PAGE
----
Examining Urban Meyer's Indefinite Leave Of Absence
ROBERT SIEGEL, host:
From NPR News, this is ALL THINGS CONSIDERED. I'm Robert Siegel.
Work, health, family, retirement. This weekend, Urban Meyer has had people thinking about all of that, people with an interest in college football, especially at the University of Florida.
On Saturday, Meyer, who is the incredibly successful head coach of the Florida Gators, announced that he was quitting football at age 45 for health reasons. He said this: I have ignored my health for years, but recent developments have forced me to reevaluate my priorities of faith and family. Well, then on Sunday, Meyer said instead of quitting he's taking a leave of absence. What's going on?
Well, Jeremy Fowler is the Florida Gators beat writer for the Orlando Sentinel. And he joins us now from New Orleans, where Florida plays the University of Cincinnati Bearcats on Friday in the Sugar Bowl. Welcome to the program.
Mr. JEREMY FOWLER (Sports writer, Orlando Sentinel): Thank you very much.
SIEGEL: And, first, what do we know about those recent developments that Urban Meyer spoke of?
Mr. FOWLER: Well, right now there's still some uncertainty because we don't know all of his future medical proceedings. From what we know, that he's had major chest pains, we don't think he has to have any kind of surgery, but he's taking an indefinite leave of absence. Nothing is really guaranteed at this point, whether he will return to the Florida Gators, although his gut feeling is that he will be the coach in 2010. It will be interesting to see when he's feeling healthy enough to return and if the time off has served his family well.
SIEGEL: But it's been about chest pains is what we think?
Mr. FOWLER: Yeah. Major chest pains. That's for sure. That's brought him to the hospital in Gainesville at least once, and from what I've heard, numerous times in the month of December for chest pains. And, you know, he even - there's been rumors and reports that he has collapsed in front of his family before, nothing with a heart attack, from what Urban Meyer says, but it's been pretty serious. And actually, he's had chest pains for numerous years. It just kind of amplified in recent months.
SIEGEL: I guess being a big-time college football coach is a pretty demanding job. How would you describe Urban Meyer's mood or attitude when he's coaching the Gators?
Mr. FOWLER: Well, he's got that Type A personality where it's aggressive, go, go, go all the time. And it's intense for every college coach all across the country that's making big money, and they have to produce and try to win for their university. It is high stakes and high pressure. But there has to be a balance of delegation, you know, how you manage your program as opposed to micromanaging it, which a lot of guys do. And maybe Urban Meyer needs to be a little bit more hands-off just to take care of his health because he's obviously gotten in over his head a little bit.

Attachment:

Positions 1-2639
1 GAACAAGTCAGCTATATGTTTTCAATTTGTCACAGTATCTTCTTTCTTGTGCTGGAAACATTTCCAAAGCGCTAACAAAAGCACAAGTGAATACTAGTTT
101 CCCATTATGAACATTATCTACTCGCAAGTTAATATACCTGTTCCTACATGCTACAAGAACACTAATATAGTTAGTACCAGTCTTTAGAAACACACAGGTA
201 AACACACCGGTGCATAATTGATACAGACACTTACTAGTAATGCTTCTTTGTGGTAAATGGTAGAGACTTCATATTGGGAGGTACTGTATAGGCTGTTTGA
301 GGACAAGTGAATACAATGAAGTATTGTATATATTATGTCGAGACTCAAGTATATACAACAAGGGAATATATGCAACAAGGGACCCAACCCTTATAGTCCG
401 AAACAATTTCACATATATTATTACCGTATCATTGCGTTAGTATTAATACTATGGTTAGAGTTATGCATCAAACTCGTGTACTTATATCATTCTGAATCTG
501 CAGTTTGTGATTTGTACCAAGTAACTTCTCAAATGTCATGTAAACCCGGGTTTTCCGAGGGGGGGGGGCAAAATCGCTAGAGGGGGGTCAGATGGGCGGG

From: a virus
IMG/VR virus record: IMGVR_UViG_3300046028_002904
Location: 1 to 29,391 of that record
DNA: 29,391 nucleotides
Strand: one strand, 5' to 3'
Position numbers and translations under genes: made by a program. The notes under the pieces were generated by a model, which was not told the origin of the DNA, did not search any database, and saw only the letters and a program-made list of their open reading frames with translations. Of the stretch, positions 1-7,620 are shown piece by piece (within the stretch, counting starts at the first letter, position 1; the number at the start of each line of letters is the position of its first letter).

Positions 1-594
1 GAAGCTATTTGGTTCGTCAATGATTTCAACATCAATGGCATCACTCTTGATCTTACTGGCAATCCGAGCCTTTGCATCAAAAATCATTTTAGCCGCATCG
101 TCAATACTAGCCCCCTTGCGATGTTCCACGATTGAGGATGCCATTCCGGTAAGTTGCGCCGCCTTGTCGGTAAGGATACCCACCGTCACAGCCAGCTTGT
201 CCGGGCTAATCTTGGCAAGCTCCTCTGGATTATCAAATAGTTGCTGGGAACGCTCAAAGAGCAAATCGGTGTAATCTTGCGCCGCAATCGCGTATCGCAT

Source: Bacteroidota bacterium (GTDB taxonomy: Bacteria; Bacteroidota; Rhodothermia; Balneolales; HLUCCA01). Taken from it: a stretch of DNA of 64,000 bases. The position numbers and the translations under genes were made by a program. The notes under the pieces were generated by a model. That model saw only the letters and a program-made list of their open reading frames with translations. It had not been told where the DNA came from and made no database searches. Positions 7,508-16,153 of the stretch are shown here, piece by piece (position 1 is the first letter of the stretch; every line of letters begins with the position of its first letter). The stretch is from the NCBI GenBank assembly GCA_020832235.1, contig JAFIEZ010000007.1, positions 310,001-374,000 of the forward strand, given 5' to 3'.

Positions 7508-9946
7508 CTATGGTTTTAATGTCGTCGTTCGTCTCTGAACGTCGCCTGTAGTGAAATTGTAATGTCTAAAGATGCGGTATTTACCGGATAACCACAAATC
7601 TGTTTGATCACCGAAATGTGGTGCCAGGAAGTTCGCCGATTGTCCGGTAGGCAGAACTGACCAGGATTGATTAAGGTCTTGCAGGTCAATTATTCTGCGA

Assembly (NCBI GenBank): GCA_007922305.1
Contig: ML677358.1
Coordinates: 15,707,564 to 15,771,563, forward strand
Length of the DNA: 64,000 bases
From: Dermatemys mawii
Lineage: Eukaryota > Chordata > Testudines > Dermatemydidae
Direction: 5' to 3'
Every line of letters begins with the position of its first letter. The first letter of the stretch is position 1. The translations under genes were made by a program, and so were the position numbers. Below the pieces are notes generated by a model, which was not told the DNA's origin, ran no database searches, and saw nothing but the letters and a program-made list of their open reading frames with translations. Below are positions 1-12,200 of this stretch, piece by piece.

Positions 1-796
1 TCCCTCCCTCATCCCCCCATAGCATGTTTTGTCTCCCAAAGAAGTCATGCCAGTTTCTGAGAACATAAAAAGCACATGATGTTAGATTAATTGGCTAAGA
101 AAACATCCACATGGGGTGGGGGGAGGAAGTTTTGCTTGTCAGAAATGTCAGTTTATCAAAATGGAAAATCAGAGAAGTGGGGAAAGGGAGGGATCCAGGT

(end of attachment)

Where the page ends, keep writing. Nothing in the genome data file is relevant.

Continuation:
SIEGEL: On the other hand, he has been phenomenally successful. How would you measure his success as coach?
Mr. FOWLER: He's arguably the brightest college football mind out there. You know, he's revolutionized the offensive game in college football with his spread offense. He's won two national titles and almost a third this year when they lost to Alabama. He's won almost 100 games in nine seasons as a head coach, which is really impressive and pretty unprecedented at this point. So, you know, he's right up there at the top with probably Alabama's Nick Saban and USC's Pete Carroll as the best coaches in college football.
SIEGEL: I gather the sports blogosphere, heartwarming, friendly place that it is, has been ripping into Urban Meyer, calling him a drama queen and attention hog, all sorts of things.
Mr. FOWLER: Yeah. That has been out there. And some criticism is fair, certainly at this point, considering that this has been kind of a PR mess. You know, it maybe could've been handled better. There are just a lot of questions medically about what he's really dealing with. There's something we don't know, and so the public wants to know. Gator Nation, you know, with this coach they have, they want to know about their future and how secure it is. And right now you can't say that it's 100 percent secure.
SIEGEL: Well, Jeremy Fowler of the Orlando Sentinel, thanks a lot for talking with us.
Mr. FOWLER: Thank you very much.
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